About Yoga
Yoga is most simply a method for recognising and identifying with joy and stability in your life. Regular practitioners find themselves more able to maintain equanimity, less likely to fly off the handle, more centered, grounded, and more connected to the world around them.

Asanas are opportunities to make your body feel as amazing as physically possible, to feel gorgeous internally. The more you identify with feeling gorgeous mentally and physically, - calm, grounded, open, but also just texturally delectable - the more your life will shape around enabling you to feel this way. Yogis think of the highest level (i.e. most fantastic feeling) of human energy as being god-energy, universal energy, choose whatever term you may - something like a collective higher consciousness. It's the best part of being contained in a body.

The word Yoga means yoke, or union, of the body, mind and spirit. Yoga works to dissolve the attachments we have to our ego.
Yoga does not preach through external teachings, although much has been written on the philosophy, but instead encourages the practitioner to seek, illuminate and refine their own spiritual presence. An individual's practice consists of the way they relate to yoga as a whole.

Asana is the branch of yoga most familiar to the western world. Asana means seat in Sanskrit, the language through which yoga was developed. Asana, commonly translated as postures, works to open and balance the body and to develop consistency of attention. The physical body is the element which we are most accustomed to experiencing and refining, and so is a great starting point for discovering spiritual identity. There are many different approaches to Asana, some of which are detailed below - though through styles, the postures themselves do not change.

Equally as important is the way we behave. Yogic writings detail the Yamas and Niyamas, ethical and moral guidelines which we can choose to follow. Yamas and Niyamas might seem similar to the ten commandments, but as you progress through yoga the guidelines will begin to spring from within, an intuitive moral compass, rather than as a externally mandated law.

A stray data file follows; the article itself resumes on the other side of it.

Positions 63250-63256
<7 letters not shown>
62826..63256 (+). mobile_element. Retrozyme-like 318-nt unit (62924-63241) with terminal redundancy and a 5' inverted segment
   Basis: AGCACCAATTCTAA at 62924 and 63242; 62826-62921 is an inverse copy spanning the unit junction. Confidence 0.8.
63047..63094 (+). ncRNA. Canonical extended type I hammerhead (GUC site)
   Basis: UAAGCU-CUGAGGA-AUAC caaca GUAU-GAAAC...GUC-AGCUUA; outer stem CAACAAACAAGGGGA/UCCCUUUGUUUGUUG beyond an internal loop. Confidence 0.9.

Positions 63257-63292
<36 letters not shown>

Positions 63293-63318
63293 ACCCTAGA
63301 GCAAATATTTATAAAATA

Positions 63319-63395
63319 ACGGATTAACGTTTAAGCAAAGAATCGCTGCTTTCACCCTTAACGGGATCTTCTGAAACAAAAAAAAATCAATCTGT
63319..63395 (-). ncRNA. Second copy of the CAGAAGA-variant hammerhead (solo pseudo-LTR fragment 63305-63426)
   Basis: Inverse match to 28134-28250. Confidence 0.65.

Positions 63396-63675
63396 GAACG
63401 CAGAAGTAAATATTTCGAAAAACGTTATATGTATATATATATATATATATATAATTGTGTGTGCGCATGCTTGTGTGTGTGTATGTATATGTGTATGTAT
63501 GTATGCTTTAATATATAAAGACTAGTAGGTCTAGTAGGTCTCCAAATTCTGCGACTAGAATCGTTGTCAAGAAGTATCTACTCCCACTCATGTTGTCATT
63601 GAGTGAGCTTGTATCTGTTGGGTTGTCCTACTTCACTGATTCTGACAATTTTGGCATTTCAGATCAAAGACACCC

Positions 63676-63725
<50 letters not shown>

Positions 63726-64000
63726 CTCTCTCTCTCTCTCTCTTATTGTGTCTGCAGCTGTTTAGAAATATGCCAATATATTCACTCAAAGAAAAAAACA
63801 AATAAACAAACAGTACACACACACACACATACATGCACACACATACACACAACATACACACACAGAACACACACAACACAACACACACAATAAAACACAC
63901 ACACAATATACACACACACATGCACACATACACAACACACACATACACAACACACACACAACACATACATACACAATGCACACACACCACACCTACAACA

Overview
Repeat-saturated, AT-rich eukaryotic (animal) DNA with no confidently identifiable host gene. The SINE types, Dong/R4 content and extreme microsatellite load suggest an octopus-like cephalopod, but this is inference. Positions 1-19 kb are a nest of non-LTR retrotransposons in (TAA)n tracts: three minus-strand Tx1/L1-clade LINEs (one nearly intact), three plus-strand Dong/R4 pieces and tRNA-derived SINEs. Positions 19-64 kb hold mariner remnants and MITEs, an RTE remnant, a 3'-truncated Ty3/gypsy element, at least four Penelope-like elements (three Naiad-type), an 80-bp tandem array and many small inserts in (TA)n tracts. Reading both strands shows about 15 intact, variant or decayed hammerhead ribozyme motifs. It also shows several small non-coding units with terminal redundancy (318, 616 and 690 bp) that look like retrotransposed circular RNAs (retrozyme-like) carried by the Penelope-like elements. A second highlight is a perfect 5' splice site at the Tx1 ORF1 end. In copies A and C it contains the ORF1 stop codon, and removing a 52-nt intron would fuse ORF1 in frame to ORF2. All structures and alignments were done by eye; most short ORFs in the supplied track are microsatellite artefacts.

Each element of Yoga is as important as the last. The 8 elements, which can be thought as limbs of a tree, include Asana, Yama and Niyama, sensory control (pratyahara), breath/energetic control (pranayama), contemplation (fixed attention to a single object, dharana), meditation (complete attention to the true nature of self, dhyana), and enlightenment or Samahdi, the state of knowing one's true, higher self. All limbs can be accessed simultaneously; yoga is not like climbing a ladder, but like immersion in an ocean. Even if you're just getting your feet wet, you can get a sense of the experience as a whole.


Vinyasa Flow -
Vigorous and dymanic, Vinyasa Flow is the graceful and thoughtful sequencing of yoga postures to create new awareness and opening. The practitioner will be left at ease mentally, and invigorated physically. Each class includes breath awareness and work, Sun Salutations, standing postures and standing balances, introductions to arm balances, seated postures and relaxation. Vinyasa Flow is comparable to Ashtanga in the level of work required, but includes a greater variety of postures.

Hatha Flow -
A gentle flowing practice, more relaxing than vigorous in nature. The practitioner will heighten awareness of breath and body and learn to trust their physical intuition while gently going deep into the yoga postures and the peaceful yogic mindset.

Prenatal -
These gentle and relaxing classes open the body and prepare the mind for the childbearing months, labor and motherhood. Deep relaxation is taught, and the steadfast mind necessary for a joyful labor and delivery will be experienced. Much of the joy of prenatal yoga is found in sharing this important time of life with other mothers-to-be.